The horse show world has often been compared to beauty pageants. The amount of effort required to keep a horse groomed to perfection– clipped, clean, shiny, and sound– is immense. That’s why meeting a top show horse can often feel like meeting a famous athlete or super model. Just being in their presence feels special.
That’s how I felt when I first met the impressive AQHA show horse, Sid. He arrived at my barn as a sales prospect. He was a giant, gray gelding that was one of the most stunning horses I had ever seen. Not only was I pleased to be able to work with this beautiful horse, I was pleased that I got to represent him. He was in top physical condition, had amassed an impressive amount of wins in the show ring, and at only seven years old– he had many, many, many more years ahead of him to be successful. He was every rider’s dream and every trainer’s goal.
After he had settled into the barn, I decided to saddle him up and go for a ride. He was just as perfect to ride as he was to look at. It was obvious that he sincerely wanted to make you happy. I took it slow with him– he didn’t need training, he just needed to be able to get out and move around a bit. As we were finishing a short, easy ride, he collapsed under me. I immediately called the vet who, after inspecting him, looked at me with a pale face and said, “You need to get this horse to the hospital now.” We eased him into a trailer and I raced down to the Littleton Equine Medical Center.
I stood beside him in the exam room, biting my nails, as they stuck a scope down his throat. Sid didn’t just have one bleeding ulcer, his stomach was completely lined with them. Much like in humans, horses get ulcers when they are under extreme stress. For Sid to have this many ulcers was unconscionable. I called his owner and explained the situation– even with immediate medical attention and thousands of dollars of care, it was a coin toss if Sid was going to live or die. The owners were understandably upset and told me to go ahead and euthanize him.
The words hit me like bullet. Before my brain could catch up, my mouth blurted, “Absolutely not.”
“What? He’s my horse. Put him down!” The owner said, clearly caught off guard by my defiance.
I sputtered back at them, my brain still not quite caught up with my mouth and heart, “What if he weren’t your horse? What if I can find a buyer in the next 10 minutes?”
The owner laughed– not a mean laugh, more incredulous that I could find a buyer for a horse that would immediately need about $5,000 in vet care and may not even make it in the end. “Sure. Find a buyer.”
I hung up the phone and let out a deep breath. I knew who to call.
I called my friend Virginia Morris.
“Virg! Want to buy a horse?” I said, anxiously– trying to hide my growing panic that I was going to fail this beautiful creature.
“Okay, Lee, what’s going on?” Virginia replied.
I wept and told her everything– the good and the bad. That we were his last shot. That she is going to have a long road to get him healthy and happy again, and that he may not even make it through the night. But if he did– this would be a once in a lifetime horse. I was getting ready to start shamelessly begging, but she just said, “Lee, let’s save Sid.”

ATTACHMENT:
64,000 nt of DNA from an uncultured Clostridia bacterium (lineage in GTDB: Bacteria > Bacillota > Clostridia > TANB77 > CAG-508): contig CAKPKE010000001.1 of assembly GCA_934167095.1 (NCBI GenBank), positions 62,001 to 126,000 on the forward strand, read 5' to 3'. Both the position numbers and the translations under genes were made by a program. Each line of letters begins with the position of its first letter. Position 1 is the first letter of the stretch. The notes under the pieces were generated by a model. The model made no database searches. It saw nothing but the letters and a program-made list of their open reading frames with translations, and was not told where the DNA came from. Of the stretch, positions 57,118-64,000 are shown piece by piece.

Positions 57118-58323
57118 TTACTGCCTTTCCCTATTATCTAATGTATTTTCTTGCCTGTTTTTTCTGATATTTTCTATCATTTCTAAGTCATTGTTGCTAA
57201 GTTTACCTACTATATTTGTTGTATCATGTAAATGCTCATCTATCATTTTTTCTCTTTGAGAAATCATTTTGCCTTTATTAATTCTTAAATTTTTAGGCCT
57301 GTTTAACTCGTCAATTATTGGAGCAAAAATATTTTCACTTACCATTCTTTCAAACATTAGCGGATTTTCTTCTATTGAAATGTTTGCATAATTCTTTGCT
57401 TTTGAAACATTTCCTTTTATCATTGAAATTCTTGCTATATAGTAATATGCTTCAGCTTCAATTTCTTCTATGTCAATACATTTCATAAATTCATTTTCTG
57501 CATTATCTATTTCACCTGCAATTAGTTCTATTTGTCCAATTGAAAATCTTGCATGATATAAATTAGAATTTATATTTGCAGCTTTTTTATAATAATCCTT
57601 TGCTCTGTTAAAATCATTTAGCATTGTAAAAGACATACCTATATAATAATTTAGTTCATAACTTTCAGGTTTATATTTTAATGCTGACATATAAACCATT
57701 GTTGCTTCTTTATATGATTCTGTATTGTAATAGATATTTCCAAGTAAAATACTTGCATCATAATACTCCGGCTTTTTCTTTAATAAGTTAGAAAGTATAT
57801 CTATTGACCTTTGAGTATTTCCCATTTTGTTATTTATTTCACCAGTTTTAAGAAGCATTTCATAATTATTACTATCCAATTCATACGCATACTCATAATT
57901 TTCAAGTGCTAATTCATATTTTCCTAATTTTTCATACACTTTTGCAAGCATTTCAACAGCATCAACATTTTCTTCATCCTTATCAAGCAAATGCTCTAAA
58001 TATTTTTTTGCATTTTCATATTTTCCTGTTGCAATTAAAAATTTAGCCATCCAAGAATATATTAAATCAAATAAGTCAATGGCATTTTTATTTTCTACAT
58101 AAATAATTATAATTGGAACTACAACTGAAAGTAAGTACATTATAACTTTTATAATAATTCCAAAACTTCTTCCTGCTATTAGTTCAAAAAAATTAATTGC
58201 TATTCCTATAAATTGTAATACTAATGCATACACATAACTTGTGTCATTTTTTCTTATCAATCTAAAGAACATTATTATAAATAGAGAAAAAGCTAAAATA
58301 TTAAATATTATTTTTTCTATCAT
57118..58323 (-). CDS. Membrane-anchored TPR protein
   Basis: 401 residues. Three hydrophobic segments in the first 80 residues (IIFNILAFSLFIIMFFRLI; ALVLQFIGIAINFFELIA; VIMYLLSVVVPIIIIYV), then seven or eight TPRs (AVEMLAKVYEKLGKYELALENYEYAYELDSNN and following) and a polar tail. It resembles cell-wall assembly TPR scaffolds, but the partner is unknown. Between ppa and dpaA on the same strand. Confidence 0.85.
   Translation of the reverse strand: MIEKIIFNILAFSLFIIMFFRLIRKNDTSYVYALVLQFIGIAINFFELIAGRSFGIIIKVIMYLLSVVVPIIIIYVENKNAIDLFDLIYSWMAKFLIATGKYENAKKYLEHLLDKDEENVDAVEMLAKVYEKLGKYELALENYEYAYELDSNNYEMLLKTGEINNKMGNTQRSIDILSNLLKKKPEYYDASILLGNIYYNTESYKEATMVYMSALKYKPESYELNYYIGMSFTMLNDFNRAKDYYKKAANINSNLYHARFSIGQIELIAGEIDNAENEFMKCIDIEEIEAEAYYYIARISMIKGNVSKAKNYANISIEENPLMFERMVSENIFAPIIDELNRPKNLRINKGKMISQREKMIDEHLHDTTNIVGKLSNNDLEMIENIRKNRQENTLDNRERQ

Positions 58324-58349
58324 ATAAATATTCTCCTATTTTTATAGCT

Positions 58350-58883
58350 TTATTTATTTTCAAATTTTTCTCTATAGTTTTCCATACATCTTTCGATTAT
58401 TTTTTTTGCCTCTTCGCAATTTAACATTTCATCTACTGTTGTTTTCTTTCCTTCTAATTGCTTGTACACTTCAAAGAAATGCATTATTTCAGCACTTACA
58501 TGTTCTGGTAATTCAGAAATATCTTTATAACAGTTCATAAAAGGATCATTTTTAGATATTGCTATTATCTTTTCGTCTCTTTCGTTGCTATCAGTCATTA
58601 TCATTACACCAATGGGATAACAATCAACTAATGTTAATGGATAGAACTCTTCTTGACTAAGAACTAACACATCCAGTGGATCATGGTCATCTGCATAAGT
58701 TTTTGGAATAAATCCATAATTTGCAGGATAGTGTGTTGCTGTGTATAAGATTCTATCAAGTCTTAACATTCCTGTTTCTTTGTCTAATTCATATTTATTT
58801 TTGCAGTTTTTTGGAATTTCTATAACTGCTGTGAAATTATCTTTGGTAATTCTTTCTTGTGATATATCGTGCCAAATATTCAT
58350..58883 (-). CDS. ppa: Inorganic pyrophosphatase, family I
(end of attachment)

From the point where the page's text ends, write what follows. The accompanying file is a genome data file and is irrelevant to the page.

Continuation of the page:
She wired the money to the owners and we got to work.
Once he was released from Littleton Equine Center, we took him to the farm and spent a year working with him in a happy and stress-free environment. He got to play in the pasture all day, he got long grooming sessions with Virginia, and he got easy trail rides to get him enjoying life again. During the rehab process, we discovered more about Sid’s past. It wasn’t necessarily that Sid hated being a show horse, it was the discipline that was chosen for him. Sid is giant– he’s over 17 hands– and he was being asked to do highly technical obstacle courses that he literally could not scrunch his body to do. His trainers thought he was just being naughty, so they punished him and doubled his training. He kept trying to please his riders, and failing. He got to the point where he would look at an orange cone, poles on the ground, or other obstacle and have a nervous breakdown.
Once Sid was cleared with a clean stomach and we felt that he had a happy heart, we sat out on finding a job that he would love. I saddled him up for Virg and took him over a jump. He perked up his ears and looked at the next jump as if to say, “Can we do that again!?” I smiled at Virginia. I’m not sure she even saw me as she was watching Sid with tears in her eyes and her hand on her heart. We found a job he loved.
Virginia and Sid went on to show and win many championships in various classes. When it was time to retire Sid from the show world, Virginia donated him to the Equine Partnership Program. Sid has been instrumental in making our clients with severe depression and suicidal tendencies feel comfortable enough to tell their stories. He has shown that just because you are beautiful on the outside, or winning ribbons, doesn’t mean you aren’t literally killing yourself on the inside with worry and fear. Sid overcame the odds and has inspired dozens of other to do the same.